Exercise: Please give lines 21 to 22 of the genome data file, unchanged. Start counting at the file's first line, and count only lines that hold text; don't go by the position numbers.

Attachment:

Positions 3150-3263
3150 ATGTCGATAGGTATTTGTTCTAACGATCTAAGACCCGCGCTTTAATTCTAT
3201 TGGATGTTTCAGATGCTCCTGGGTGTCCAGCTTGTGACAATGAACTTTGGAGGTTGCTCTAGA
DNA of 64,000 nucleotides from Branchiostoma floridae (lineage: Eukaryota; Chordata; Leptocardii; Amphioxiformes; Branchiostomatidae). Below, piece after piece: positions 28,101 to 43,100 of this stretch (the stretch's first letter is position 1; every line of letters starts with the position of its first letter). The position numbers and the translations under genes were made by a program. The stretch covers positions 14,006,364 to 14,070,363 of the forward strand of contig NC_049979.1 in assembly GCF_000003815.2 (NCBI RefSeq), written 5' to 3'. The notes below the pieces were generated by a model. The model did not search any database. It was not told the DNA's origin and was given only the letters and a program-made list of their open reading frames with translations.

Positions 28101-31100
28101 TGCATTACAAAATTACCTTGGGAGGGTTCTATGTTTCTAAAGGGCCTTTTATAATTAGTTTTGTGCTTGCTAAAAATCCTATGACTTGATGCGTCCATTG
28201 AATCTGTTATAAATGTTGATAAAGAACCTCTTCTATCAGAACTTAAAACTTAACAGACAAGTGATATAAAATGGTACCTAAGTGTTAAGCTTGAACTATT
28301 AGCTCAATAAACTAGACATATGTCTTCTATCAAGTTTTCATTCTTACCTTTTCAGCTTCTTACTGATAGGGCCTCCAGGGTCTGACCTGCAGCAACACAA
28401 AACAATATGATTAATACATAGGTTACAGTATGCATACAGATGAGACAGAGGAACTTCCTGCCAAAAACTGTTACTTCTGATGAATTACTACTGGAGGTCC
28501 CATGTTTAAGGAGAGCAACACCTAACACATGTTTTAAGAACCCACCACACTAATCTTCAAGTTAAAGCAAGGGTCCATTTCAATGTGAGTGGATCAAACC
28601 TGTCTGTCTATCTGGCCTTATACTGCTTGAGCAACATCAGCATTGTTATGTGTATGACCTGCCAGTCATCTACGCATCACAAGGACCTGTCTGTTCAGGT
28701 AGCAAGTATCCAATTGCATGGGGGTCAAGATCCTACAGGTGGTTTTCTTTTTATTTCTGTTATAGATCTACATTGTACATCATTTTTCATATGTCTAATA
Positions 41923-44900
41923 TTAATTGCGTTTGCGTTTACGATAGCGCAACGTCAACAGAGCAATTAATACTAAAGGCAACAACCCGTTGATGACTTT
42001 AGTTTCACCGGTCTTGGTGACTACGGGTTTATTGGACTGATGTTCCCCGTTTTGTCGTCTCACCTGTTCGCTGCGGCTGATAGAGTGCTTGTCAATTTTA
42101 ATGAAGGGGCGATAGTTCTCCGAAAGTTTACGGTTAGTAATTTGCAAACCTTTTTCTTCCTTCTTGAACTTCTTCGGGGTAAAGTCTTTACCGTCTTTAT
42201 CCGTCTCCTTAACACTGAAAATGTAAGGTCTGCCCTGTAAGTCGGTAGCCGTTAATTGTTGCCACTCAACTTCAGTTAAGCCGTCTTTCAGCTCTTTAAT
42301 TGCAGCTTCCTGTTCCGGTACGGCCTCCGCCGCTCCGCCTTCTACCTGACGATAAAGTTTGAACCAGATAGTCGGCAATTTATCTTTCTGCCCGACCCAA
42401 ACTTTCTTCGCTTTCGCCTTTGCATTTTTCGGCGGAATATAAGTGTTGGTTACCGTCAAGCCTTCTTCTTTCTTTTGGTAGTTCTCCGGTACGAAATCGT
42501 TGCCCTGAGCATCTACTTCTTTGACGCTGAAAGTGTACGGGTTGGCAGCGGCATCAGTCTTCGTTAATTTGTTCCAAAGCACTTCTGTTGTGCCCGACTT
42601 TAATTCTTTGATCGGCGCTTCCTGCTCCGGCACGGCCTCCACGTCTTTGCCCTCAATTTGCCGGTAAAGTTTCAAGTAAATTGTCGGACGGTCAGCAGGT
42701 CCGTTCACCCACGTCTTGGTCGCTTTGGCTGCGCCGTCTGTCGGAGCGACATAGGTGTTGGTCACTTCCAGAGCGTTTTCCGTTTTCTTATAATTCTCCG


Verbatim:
42601 TAATTCTTTGATCGGCGCTTCCTGCTCCGGCACGGCCTCCACGTCTTTGCCCTCAATTTGCCGGTAAAGTTTCAAGTAAATTGTCGGACGGTCAGCAGGT
42701 CCGTTCACCCACGTCTTGGTCGCTTTGGCTGCGCCGTCTGTCGGAGCGACATAGGTGTTGGTCACTTCCAGAGCGTTTTCCGTTTTCTTATAATTCTCCG